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Example 8: Variable number gradients interpolation

Variable Number Gradients
Variable Number Gradients

The Variable Number Gradients algorithm is an extension of basic edge-sensing algorithms, calculating a larger number of gradients in more directions. In this implementation, for instance, 8 gradients are used per interpolated color, measuring intensity gradients at every multiple of 45-degree angle (i.e. gradient to the right, top-right, top, top-left, etc.), and only pixels from low-gradient directions are used. For the 8-direction implementation, the sampled pixel area must be expanded to a 5x5 grid compared to the simpler 3x3 grid used for basic edge-sensing - a greater number of directions would require an even greater number of surrounding pixels sampled (to differentiate all the directions).

The Variable Number Gradients algorithm works greatly to reduce artifacts, especially at angled edges in comparison to basic edge-sensing. However, Variable Number Gradients is far more computationally expensive than basic edge-sensing. The greater sampling area of pixels also reduces resolution somewhat - however, this effect should be minimal when used with a Bayer pattern sensor with input light that is pre-filtered by an anti-aliasing filter.

Variable Number Gradients resized 3x
(Resized 3x for clarity)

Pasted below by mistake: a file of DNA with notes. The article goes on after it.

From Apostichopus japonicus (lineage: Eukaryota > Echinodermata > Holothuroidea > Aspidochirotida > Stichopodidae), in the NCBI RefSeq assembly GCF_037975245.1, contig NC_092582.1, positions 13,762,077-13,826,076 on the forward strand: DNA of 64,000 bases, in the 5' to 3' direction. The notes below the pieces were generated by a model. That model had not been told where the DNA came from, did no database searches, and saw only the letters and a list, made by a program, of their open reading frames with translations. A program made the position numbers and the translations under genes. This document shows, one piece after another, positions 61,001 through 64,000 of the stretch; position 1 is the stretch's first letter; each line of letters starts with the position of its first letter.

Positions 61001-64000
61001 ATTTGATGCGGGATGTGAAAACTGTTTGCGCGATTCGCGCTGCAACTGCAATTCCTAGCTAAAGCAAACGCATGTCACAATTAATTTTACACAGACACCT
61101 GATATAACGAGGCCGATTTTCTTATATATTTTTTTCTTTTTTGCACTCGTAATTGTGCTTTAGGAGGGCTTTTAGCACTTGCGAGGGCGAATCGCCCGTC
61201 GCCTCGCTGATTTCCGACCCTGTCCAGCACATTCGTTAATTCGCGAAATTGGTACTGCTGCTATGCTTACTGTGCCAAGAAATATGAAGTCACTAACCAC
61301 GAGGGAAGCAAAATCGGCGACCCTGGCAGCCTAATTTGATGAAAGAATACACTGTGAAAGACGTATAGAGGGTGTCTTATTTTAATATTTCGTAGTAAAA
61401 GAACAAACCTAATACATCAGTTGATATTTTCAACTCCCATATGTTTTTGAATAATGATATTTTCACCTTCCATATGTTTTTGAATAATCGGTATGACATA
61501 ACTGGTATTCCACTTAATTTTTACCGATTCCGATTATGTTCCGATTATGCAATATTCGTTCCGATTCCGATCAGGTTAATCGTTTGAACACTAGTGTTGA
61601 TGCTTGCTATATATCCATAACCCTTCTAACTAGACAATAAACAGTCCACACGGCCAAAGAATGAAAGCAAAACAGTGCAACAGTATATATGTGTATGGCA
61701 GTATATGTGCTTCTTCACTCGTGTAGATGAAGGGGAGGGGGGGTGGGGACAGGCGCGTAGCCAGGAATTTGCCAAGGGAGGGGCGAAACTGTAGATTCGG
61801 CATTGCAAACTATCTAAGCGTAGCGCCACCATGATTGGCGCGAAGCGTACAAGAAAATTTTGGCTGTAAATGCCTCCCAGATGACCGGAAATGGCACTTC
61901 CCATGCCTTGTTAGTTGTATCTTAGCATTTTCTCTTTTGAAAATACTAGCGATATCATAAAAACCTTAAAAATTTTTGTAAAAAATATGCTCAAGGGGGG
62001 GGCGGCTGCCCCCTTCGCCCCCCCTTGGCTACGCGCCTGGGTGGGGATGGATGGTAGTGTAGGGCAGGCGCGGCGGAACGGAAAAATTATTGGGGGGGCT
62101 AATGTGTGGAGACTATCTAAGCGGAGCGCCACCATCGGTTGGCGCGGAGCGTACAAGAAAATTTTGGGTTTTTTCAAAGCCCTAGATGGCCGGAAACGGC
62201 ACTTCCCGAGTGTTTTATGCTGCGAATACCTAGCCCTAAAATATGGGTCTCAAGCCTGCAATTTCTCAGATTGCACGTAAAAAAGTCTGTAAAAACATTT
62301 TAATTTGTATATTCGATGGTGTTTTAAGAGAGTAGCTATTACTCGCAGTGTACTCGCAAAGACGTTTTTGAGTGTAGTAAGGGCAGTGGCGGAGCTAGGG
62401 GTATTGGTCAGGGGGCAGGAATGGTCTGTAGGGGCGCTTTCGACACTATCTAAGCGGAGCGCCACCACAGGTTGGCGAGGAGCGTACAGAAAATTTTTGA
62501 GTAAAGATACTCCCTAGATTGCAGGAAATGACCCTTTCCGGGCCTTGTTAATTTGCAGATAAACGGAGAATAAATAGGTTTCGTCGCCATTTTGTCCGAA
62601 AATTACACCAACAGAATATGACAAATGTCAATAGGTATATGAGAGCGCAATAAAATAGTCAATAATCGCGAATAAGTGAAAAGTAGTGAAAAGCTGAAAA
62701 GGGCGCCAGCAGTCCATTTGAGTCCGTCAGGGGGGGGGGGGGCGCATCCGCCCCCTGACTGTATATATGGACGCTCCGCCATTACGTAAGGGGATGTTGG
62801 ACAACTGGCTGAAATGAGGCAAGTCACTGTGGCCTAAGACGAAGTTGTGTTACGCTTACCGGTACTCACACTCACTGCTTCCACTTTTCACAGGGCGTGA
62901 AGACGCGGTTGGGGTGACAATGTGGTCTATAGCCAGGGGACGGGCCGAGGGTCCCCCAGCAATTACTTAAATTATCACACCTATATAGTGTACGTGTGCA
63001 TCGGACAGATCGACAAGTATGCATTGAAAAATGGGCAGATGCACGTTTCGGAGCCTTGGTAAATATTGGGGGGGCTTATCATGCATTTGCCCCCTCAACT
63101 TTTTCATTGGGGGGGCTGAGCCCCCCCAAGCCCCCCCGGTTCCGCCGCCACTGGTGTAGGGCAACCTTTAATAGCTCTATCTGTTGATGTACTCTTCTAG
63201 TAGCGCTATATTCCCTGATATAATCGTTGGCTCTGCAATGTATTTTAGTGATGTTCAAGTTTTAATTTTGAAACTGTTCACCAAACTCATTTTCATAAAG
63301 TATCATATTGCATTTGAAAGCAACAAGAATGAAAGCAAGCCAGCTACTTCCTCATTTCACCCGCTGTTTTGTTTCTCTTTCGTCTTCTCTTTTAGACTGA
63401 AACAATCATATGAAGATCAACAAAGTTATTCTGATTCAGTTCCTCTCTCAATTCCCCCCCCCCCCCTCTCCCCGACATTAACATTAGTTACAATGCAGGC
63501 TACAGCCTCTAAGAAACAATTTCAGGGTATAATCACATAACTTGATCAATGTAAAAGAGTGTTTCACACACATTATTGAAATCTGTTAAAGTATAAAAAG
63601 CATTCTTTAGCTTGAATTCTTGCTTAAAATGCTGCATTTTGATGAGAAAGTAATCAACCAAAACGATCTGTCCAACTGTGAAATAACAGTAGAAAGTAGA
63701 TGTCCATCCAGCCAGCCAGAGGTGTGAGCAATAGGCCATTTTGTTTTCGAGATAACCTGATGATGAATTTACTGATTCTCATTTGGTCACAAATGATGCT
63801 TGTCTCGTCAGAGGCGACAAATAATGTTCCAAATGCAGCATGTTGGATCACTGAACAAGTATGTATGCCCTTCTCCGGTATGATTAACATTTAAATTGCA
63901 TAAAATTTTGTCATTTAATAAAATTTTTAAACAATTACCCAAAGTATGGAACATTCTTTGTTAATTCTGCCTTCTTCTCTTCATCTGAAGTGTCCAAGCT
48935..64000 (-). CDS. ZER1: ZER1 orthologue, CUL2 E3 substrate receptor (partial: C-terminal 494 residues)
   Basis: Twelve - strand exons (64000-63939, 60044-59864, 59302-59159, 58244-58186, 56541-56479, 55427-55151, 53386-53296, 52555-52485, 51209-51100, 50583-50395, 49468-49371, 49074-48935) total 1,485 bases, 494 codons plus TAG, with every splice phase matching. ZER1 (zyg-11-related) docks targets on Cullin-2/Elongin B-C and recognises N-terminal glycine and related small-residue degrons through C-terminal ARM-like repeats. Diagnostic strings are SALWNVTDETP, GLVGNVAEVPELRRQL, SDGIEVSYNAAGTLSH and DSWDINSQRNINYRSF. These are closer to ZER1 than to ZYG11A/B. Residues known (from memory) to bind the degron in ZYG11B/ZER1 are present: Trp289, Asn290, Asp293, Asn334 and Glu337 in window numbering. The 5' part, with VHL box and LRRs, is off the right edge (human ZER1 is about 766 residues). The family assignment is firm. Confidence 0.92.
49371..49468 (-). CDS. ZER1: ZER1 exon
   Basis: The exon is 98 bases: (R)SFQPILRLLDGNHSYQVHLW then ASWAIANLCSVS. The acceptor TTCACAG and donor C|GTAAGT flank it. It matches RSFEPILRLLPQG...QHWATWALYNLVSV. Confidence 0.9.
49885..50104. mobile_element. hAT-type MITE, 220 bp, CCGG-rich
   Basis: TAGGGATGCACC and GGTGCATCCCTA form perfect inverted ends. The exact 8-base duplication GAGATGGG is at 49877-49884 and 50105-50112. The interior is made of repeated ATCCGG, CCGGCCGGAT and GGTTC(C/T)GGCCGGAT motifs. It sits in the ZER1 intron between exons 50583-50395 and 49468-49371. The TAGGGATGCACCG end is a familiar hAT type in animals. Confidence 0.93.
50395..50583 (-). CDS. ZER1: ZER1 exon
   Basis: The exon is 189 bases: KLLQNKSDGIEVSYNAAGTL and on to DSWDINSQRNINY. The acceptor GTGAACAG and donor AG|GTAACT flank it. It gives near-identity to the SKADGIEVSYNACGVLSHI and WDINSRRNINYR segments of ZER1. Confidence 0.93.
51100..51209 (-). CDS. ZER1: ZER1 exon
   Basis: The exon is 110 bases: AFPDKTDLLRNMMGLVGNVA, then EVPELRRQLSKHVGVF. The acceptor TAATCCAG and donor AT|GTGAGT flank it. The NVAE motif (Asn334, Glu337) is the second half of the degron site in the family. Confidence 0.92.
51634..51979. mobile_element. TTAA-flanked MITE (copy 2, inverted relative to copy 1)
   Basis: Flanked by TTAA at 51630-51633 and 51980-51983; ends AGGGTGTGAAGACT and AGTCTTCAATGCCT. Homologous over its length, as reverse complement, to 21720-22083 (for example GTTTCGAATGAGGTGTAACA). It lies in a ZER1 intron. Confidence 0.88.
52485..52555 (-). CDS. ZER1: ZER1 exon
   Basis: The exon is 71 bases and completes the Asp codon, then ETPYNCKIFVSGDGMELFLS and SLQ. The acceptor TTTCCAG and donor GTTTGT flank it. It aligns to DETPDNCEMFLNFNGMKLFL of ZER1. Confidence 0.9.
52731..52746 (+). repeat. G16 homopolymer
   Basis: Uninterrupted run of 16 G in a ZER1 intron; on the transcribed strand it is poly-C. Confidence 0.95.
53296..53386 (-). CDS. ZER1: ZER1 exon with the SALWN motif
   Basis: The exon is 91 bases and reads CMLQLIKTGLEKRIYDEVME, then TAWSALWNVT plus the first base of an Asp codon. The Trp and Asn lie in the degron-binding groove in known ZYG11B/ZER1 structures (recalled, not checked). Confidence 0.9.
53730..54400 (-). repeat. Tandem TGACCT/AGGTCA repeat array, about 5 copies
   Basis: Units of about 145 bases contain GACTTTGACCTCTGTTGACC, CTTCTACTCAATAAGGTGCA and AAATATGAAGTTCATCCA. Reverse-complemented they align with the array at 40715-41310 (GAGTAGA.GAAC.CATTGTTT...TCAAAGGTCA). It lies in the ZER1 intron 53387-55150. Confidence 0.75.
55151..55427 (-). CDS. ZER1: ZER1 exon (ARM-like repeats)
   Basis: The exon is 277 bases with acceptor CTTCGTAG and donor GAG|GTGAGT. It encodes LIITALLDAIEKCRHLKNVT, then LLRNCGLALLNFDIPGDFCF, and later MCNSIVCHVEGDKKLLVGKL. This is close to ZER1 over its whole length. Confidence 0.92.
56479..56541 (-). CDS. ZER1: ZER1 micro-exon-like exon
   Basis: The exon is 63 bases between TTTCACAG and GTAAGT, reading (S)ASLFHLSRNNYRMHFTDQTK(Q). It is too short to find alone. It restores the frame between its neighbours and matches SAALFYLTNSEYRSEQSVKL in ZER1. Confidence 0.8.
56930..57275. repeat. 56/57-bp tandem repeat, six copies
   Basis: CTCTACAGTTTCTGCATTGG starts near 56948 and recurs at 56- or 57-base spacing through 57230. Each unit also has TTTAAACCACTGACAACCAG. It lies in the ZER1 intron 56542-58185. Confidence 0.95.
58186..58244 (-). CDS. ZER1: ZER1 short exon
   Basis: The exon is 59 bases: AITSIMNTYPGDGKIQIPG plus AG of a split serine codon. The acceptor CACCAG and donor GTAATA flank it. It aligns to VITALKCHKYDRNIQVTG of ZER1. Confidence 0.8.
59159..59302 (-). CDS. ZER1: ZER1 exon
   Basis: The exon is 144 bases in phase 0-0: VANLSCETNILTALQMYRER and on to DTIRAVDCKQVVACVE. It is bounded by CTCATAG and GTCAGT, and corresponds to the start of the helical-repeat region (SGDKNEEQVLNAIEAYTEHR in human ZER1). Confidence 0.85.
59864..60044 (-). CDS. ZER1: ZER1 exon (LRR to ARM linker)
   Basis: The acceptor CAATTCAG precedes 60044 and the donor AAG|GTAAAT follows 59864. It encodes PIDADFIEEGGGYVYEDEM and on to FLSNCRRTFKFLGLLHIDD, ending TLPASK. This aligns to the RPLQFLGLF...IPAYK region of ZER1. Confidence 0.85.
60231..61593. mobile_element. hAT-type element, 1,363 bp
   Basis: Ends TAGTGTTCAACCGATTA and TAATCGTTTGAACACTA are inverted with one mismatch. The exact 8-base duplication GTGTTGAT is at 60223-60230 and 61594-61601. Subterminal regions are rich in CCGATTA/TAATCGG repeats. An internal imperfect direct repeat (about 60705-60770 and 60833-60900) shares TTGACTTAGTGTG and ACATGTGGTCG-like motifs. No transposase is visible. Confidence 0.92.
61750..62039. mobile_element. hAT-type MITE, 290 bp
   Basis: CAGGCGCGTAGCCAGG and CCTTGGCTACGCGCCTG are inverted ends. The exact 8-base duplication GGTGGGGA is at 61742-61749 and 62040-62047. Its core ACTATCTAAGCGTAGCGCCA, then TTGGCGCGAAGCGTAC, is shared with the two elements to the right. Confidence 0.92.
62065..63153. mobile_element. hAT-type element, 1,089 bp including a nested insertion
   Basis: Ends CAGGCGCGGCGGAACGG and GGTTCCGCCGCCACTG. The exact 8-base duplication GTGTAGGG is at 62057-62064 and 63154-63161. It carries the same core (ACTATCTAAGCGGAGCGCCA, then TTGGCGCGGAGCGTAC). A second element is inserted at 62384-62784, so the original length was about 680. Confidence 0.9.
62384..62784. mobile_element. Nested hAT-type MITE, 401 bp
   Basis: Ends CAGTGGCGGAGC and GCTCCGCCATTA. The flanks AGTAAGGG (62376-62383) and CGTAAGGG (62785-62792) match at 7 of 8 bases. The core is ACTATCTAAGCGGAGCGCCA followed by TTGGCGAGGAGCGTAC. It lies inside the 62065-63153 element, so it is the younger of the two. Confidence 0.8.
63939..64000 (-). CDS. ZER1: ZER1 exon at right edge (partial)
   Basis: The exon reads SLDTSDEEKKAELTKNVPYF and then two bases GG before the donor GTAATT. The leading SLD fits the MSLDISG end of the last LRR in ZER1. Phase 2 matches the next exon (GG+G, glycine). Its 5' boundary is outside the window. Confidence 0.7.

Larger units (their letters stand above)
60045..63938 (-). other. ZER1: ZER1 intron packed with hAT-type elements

Algorithms

Choose an algorithm from the left. Feel free to send suggestions/links for new ones to thedailynathan at gmail.

Shown here is the original image for reference, and the simulated Bayer raw data which the different algoriths are run on. The simulated Bayer data is generated by taking only green, red, and blue values from the corresponding pixel in a 2x2 GRGB Bayer pattern. Assuming the image used is a 100% crop taken from an image with the top-left pixel (at position 0,0) being a first green photosite (G1), this should be a fairly accurate representation of the actual raw data (assuming of course, that a camera using a Bayer filter sensor was used, and ignoring any compression losses due to compression to 24-bit true color and possible JPEG lossy compression).

Note that this demo does not quite work as effectively with resized images (this demo resizes images greater than 300x300 for performance reasons), or images not generated from a camera using a Bayer sensor. In these cases, resolution can approach or exceed that of a Bayer sensor and anti-aliasing (AA) filter combination, and severe mosaicing artifacts should be expected to appear, no matter the algorithm.

Pixel-binned
Original image
Pixel-binned
Simulated Bayer raw data